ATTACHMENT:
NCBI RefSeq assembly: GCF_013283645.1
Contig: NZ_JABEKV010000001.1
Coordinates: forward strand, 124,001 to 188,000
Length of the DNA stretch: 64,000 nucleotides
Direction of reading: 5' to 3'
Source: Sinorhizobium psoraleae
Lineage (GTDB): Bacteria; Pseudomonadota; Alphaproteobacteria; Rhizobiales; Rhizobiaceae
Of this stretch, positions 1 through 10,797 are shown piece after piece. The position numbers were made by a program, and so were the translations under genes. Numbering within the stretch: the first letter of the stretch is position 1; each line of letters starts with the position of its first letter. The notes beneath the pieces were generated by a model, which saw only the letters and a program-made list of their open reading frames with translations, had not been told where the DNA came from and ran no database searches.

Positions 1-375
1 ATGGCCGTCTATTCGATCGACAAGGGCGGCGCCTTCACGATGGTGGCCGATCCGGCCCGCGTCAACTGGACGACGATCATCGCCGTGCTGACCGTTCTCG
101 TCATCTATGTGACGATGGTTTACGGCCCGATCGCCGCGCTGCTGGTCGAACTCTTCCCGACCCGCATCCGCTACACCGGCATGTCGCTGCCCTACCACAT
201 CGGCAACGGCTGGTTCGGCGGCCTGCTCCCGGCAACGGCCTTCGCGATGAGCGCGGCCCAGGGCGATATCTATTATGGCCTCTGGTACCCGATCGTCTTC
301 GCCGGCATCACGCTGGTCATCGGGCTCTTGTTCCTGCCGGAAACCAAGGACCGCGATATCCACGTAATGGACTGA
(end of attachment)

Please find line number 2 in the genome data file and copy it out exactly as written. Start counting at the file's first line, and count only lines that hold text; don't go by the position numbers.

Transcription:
Contig: NZ_JABEKV010000001.1